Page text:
Even if you are under the legal limit, if you are proven to be “under the influence of intoxicants” you can still be convicted of OUI. This may include alcohol, illegal drugs, prescription medications or a combination of these substances. Evidence such as the observations of police officers and field sobriety tests (which test for signs of impairment) can be used to prove this element. Note that you can legally refuse to take a field sobriety test.
The criminal penalties for OUI for a CDL holder are the same as for a standard license holder in Maine.
A first OUI Offense is a Class D misdemeanor in Maine: this carries both mandatory minimum and maximum sentences, including fines, jail time, and court-imposed license suspensions.
The fine will be between $500 and $2,000 plus fees and surcharges. You can be jailed for up to 364 days (though there is no mandatory minimum jail sentence) and your license will be suspended for 150 days.
A commercial license holder will also be subject to the following serious administrative consequences for their license:
The implied consent laws mean that if a CDL holder refuses to submit to an alcohol breath test, his/her license will be suspended immediately for one year for a first refusal (three years if carrying hazardous materials) and lifetime disqualification for a second refusal.
You already know that any driver stopped with 0.08 grams or more of alcohol per 100 milliliters of blood will land an OUI charge in Maine.
For commercial drivers, there is greater jeopardy than for standard license drivers because they are held to higher standards according to federal regulations.
One such regulation is that a CDL holder may not operate a commercial vehicle with a BAC of .04 or higher. This is regarded as a “rule violation” and can lead to a class E misdemeanor charge.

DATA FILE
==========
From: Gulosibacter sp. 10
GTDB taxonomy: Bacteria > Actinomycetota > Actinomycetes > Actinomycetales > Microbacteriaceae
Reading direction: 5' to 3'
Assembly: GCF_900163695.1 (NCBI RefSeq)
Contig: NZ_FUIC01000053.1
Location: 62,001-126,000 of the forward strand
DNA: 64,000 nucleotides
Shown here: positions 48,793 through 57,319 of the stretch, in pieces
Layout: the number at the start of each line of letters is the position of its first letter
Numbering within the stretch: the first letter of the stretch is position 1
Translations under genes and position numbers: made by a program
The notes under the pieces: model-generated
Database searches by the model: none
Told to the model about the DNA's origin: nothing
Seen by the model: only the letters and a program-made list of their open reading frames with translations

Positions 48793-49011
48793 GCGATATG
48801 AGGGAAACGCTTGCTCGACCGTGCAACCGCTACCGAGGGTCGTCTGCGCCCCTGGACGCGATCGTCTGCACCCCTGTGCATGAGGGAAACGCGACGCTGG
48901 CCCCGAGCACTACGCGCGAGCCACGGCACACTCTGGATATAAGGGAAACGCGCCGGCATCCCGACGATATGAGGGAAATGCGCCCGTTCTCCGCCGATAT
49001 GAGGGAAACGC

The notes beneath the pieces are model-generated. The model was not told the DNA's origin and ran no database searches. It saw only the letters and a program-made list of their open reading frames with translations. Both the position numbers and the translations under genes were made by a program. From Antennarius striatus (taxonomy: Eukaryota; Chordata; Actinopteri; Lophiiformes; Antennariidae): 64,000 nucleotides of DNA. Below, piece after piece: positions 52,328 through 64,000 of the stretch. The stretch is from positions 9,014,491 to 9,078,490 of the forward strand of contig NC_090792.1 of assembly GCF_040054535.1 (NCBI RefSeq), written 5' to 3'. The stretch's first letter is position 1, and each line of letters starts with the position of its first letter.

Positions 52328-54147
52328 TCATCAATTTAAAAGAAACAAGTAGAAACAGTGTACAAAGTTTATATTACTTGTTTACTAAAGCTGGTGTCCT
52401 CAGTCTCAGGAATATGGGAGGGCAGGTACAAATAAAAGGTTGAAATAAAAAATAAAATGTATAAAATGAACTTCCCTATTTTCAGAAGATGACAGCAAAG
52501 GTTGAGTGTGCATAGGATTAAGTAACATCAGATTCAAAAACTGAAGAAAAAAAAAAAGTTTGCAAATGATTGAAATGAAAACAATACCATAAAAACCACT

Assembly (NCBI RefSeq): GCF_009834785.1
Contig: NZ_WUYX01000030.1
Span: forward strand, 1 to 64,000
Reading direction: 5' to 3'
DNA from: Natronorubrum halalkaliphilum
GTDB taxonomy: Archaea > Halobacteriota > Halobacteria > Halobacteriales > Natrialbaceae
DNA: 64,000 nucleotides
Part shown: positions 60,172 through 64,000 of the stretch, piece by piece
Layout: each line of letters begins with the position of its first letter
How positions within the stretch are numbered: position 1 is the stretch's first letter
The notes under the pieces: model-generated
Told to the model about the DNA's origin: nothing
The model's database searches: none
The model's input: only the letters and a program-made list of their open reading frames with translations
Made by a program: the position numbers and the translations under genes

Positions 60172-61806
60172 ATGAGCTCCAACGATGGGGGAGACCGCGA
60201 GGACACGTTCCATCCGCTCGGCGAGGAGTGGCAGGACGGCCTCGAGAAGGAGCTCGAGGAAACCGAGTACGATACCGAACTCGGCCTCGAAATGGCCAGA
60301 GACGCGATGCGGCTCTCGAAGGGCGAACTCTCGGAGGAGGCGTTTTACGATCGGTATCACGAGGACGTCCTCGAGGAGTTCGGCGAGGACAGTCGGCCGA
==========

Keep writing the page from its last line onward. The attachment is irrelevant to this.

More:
Although this is a lesser violation than an OUI charge, it still triggers an administrative one-year suspension of your commercial driver’s license and so it is not to be taken lightly. Similarly, a subsequent rule violation of this nature will lead to a lifetime disqualification of your CDL, as harsh as that may sound.
Although the laws for commercial driver’s license holders are strict when it comes to alcohol or illicit substances, you always have a defense if you find yourself charged with OUI as a CDL holder.
One of our OUI defense lawyers will listen to your side of the story, launch an investigation, and start building a defense based on one or more of the following common arguments:
If you’re facing an OUI charge in Maine that could affect your commercial driver’s license, challenging your charge in court is very important.
Hiring a quality OUI / DUI defense attorney to help you in court is the best way to fight against your OUI charges. Call The Maine Criminal Defense Group today at (207) 571-8146 or contact us directly online.
If you are facing criminal charges in Maine, the attorneys at The Maine Criminal Defense Group are here to help. Call our office to speak with
one of our team members, who will discuss your case with you and set up a consultation with one of our attorneys